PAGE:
Approximately 500 marchers for the end of Israel's and Egypt's deadly inhumane blockade against Gaza were confronted by Egyptian riot police today. The Gaza Freedom Marchers come from 43 separate nations. A key goal for them is to end the brutal blockade Israel initiated which created near starvation conditions. We are told Israel is the only democracy in the Middle East and that's why the U.S. politicians give them billions of tax-payers' dollars every year. However, it is the result of democracy that has Israel so upset it is virtually starving the 1.5 million people in Gaza. When the organization Hamas won an internationally supervised election Israel started the blockade. It seems the Palestinian people voted for the wrong party by Israeli standards! Israel should heed the advice of Albert Einstein who said, "Should we be unable to find a way to honest cooperation and honest pacts with the Arabs, then we have learned absolutely nothing during our 2,000 years of suffering and deserve all that will come to us."
In addition to wanting to stop the barbaric blockade, the Gaza Freedom March has the goal of stopping Egypt from building a wall on their border with Gaza that would make it impossible for the besieged Palestinians in Gaza from getting any food, medicine or weapons. The little bit of necessities that are making it in are being smuggled in through tunnels under the border. This is reminiscent of when the British blockaded the American colonies and smugglers like John Hancock would smuggle in supplies and weapons in spite of the blockade.
The wall Egypt is building is being built with U.S. taxpayer dollars, approval from U.S. politicians and help from the U.S. Army Corps of Engineers. It goes against everything decent to help bullies, Israel and Egypt, beat-up on an underdog, the Palestinians. This is yet another sign that Obama's speech to the Muslim world was nothing but empty promises and completely meaningless and an insult to thinking and caring people everywhere. Read more.
Just before Christmas, the US President, Barack Obama, signed into law one of his country's biggest aid pledges of the year. It was bound not for Africa or any of the many struggling countries on the World Bank's list.
It was a deal for $US2.77 billion ($3 billion) to go to Israel in 2010 and a total of $US30 billion over the next decade.
Israel is bound by the agreement to use 75 per cent of the aid to buy military hardware made in the US: in the crisis-racked US economy, those military factories are critical to many towns.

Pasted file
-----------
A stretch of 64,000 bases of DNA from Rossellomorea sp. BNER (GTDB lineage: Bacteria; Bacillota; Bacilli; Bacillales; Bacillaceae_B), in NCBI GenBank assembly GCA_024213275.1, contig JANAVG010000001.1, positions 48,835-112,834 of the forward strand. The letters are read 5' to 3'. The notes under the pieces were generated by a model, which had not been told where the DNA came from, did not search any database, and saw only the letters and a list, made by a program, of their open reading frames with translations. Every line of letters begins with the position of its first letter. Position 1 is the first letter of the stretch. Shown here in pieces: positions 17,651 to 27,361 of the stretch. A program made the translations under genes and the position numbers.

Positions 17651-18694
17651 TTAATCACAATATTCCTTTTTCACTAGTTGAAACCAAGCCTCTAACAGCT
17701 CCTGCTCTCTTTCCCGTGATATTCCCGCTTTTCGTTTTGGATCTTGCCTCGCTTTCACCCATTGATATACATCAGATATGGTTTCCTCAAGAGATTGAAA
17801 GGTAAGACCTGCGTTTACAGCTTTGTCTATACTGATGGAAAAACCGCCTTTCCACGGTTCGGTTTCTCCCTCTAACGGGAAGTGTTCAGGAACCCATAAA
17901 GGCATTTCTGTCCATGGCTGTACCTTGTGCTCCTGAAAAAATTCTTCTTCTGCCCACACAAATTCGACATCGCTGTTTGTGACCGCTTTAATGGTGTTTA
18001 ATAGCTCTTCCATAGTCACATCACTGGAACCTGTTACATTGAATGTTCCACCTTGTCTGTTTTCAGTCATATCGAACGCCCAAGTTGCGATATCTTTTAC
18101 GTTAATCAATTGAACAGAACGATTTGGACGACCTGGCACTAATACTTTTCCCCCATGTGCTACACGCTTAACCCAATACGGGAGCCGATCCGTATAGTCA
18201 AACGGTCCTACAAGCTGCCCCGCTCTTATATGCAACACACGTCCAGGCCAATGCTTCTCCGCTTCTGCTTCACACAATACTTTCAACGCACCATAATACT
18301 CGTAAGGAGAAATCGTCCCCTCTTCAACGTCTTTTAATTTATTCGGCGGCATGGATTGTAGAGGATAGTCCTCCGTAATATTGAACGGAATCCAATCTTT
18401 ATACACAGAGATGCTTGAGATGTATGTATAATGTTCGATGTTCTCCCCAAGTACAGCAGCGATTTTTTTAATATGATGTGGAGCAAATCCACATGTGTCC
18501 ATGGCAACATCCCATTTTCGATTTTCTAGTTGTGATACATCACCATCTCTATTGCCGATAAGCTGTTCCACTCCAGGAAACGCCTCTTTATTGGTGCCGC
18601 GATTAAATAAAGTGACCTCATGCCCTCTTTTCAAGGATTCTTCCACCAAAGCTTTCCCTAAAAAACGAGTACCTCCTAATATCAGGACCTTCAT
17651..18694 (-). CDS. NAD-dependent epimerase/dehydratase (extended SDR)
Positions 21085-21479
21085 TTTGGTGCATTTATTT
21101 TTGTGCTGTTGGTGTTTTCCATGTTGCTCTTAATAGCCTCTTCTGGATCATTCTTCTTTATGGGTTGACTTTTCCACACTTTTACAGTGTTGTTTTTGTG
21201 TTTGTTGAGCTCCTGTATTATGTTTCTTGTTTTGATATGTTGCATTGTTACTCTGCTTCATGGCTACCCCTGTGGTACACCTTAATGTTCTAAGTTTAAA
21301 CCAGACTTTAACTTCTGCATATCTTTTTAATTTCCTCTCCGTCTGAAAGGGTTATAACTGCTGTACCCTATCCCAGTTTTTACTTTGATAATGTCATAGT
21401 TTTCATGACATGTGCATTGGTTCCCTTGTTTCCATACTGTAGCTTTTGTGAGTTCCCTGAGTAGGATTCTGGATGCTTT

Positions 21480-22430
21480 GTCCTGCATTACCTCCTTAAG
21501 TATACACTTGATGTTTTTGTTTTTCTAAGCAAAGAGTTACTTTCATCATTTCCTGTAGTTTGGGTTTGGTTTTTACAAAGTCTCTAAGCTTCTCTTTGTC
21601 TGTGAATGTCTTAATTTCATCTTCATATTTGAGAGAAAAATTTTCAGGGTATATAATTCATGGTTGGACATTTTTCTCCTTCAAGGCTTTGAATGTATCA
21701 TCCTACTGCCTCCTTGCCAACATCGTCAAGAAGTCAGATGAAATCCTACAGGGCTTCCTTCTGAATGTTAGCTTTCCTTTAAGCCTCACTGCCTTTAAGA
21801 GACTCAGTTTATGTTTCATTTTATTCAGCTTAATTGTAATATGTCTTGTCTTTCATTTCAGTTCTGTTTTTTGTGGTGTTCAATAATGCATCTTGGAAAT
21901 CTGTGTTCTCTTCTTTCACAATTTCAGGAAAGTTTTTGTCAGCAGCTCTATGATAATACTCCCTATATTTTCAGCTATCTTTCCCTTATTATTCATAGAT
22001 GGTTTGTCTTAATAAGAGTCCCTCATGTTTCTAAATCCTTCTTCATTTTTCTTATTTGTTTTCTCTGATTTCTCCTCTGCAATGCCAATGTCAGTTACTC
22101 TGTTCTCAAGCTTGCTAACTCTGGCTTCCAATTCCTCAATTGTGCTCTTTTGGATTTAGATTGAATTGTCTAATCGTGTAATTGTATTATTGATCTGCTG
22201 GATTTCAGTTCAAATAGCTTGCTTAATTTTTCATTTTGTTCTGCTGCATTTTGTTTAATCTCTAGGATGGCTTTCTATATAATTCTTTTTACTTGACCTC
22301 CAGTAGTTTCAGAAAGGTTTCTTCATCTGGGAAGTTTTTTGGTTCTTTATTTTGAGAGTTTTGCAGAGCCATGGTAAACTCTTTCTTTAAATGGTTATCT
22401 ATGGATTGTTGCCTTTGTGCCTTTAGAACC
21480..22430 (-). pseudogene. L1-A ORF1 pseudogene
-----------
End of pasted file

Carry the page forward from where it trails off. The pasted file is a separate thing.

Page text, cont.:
For the first time the US is also providing $US500 million to the Palestinian Authority, including $US100 million to train security forces, under the strict proviso that the authority's leadership recognises Israel.
For many years Israel has been the largest recipient of US foreign aid, followed by Egypt ($US1.75 billion), which also receives most of its assistance in tied military aid.
The Congressional Research Service says that the US spent 17 per cent of its total aid budget - or $US5.1 billion - on military aid in 2008, of which $US4.7 billion was grants to enable governments to receive equipment from the US. Read more.
The UN Special Rapporteur on the situation of human rights in the Gaza Strip has called for military and economic sanctions against Israel.
"The UN has not been willing [yet] to give what's needed to exert significant pressure on Israel to lift the blockade that under any circumstances is unlawful," Richard Falk told Press TV on Thursday.
"The only thing that could be more effective would be a move toward economic sanctions that would include military assistance" to Israel, the UN diplomat underlined.
The UN independent expert on Palestinian rights has also criticized the international community for its failure to end the Israeli blockade against the Gaza Strip
He called for "some more effective international approach" to lift the three year blockade that "shocks the conscience of humanity". Read more.
Cairo—Today at 10:00 AM, the Gaza Freedom march converged on Midan Tahrir, or Liberation Square in English. This was no easy task for the marchers. We left in small groups to avoid being followed by police who were monitoring our hotels. Several of the larger hotels were monitored more closely, and the Lotus Hotel was completely barricaded, making it impossible for most of the Marchers to leave.
Many marchers, maybe three to four hundred, did make it to the square and a delegation of women gave the signal to converge by waving large flags. We moved into the streets with the intention to occupy a major thoroughfare and march towards Gaza. Egyptian police and riot cops fanned out of alleyways and side streets as quickly as we came together. The police then attempted to push us out of the street and into the square. As planned, we continued to try to march, but things quickly came to a head. Most of the marchers decided to sit down and lock arms.
The Egyptian cops swiftly became violent and began grabbing, beating, and pulling marchers who did not leave the street. I was kicked in the side and back, punched in the head and slapped in the face. My glasses were broken and one plainclothes officer pulled violently on my hair for what seemed like nearly a minute. I managed to hold on to one of my comrades, and we held the space in the street for a while longer. Many of the police in uniform were trying to avoid violence, but a handful of plain clothes officers were taking pot shots at the crowd of peaceful and non-violent protesters. Eventually the police succeeded in moving the marchers to the sidewalk where we were barricaded and surrounded by several rows of cops.
I emerged alright from the incident, but several others were not so fortunate. One young man had his shoulder dislocated and others were close to passing out from the trauma of the encounter. Though we were removed from the square, beaten and prohibited from marching, our spirits were quickly rekindled through the solidarity born out of the struggle and by remembering the much worse hardships that Palestinians often face when they attempt to hold peaceful demonstrations; it is not uncommon for Israeli troops to fire on crowds of Palestinians with rubber and real bullets merely for assembling. It is difficult to imagine the horror of being trapped in Gaza and having to endure an onslaught like the one that occurred last January. We held a moment of complete silence as we honored those who had died. Not even a cop made a noise.